The last photo was taken in June of 2012 at a 62nd IPCT reunion in Savannah, GA. Everyone enjoyed the trip to visit the base and the handlers at Fort Stewart.

September is Suicide Prevention Awareness Month—Part Two

If you are a spouse, friend or family member of someone that you suspect may have PTSD, what can you do to help?

  1. Become educated! Two helpful websites are the National Institute of Mental Health and the Mayo Clinic websites. (www.nimh.nih.gov/health/topics/post-traumatic-stress-disorder-ptsd/ and www.mayoclinic.com) Also the National Alliance for the Mentally Ill (NAMI) has a good website and in some communities provides a support group for families. The telephone number for NAMI is 800-950-6264. Their website is www.nami.org/.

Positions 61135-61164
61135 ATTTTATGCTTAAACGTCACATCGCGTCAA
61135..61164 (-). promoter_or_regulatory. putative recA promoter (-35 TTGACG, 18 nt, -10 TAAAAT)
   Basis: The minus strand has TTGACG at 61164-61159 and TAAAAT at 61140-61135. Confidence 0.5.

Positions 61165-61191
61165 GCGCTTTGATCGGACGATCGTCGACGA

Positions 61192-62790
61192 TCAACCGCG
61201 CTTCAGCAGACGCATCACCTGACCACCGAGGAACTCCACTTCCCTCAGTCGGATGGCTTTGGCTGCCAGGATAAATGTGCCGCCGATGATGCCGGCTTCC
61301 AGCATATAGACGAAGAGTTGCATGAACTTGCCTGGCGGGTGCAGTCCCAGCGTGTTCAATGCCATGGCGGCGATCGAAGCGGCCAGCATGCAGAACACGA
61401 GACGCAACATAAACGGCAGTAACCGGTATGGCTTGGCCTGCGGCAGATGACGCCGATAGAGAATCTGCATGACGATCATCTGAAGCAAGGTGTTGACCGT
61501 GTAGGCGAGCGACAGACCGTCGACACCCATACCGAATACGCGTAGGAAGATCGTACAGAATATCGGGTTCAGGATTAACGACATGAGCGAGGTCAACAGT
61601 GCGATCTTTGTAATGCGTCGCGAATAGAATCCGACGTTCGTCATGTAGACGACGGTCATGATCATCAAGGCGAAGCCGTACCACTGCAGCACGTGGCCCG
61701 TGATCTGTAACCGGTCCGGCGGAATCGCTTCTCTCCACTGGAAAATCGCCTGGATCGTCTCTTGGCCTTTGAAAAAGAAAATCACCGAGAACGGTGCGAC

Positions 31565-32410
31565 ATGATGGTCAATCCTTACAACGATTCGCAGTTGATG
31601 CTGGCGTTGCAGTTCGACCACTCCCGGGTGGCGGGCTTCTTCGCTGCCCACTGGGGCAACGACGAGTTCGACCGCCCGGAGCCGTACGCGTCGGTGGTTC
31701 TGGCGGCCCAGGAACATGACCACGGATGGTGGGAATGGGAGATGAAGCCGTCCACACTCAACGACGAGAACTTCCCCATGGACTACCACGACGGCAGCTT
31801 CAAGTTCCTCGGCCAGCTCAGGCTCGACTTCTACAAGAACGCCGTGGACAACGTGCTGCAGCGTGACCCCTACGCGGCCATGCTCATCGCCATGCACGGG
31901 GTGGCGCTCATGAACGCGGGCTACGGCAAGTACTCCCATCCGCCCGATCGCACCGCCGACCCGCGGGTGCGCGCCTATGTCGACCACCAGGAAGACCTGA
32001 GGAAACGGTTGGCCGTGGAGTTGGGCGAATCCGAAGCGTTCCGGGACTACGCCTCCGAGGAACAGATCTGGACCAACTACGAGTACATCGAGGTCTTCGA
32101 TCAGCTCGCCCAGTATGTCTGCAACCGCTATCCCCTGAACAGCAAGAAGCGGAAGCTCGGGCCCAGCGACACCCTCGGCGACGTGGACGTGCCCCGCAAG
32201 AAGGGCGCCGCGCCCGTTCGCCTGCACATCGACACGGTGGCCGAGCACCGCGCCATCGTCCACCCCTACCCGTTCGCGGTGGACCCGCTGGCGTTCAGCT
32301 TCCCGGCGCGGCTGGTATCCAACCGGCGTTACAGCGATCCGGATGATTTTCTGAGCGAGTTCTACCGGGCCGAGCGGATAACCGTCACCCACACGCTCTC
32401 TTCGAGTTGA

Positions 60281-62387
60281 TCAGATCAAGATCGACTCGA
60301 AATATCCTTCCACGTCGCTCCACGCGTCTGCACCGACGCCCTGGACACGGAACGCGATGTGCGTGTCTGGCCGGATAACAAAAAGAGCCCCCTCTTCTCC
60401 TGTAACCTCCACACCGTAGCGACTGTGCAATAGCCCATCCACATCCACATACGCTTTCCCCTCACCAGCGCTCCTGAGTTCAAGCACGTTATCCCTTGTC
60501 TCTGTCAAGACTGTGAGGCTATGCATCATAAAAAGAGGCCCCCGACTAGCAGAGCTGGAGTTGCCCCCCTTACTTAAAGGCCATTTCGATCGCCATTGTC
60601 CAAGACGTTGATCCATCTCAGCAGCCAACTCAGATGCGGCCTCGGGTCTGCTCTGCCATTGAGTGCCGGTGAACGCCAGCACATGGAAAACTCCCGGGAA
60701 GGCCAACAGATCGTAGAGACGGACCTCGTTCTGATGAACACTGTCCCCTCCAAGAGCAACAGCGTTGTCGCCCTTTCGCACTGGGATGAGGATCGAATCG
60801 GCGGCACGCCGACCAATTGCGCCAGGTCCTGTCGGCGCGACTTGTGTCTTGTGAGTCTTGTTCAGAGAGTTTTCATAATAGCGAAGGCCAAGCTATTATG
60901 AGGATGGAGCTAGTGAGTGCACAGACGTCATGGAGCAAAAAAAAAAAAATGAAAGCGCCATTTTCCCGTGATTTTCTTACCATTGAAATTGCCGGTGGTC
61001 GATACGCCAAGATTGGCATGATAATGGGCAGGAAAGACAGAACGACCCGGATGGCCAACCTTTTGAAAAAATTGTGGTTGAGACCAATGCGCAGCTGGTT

2. Take care of yourself! Don’t take responsibility for any difficult behavior the person with PTSD may display. Don’t take that person’s anger that is a part of the PTSD personally. Get help for yourself if you need to.
  3. Be a good listener! Listening means engaging with that other person in a non-critical manner and not just waiting for your turn to talk or thinking about what you are going to say next—or planning supper, etc. This requires some patience but can be a very healing thing. As a nurse in mental health we called this “therapeutic listening” and it is very important.
  4. Encourage the person with PTSD to seek appropriate treatment and if they do, support that treatment. If the person with PTSD refuses to seek treatment, continue to encourage but not “nag” (think encourage but in a negative way). I have tried nagging myself and have never found it to be very productive. Mostly I just cause frustration for myself and then there is a tendency to direct that frustration at others inappropriately. Remember each person is responsible for their own attitudes, actions and feelings. And see #2.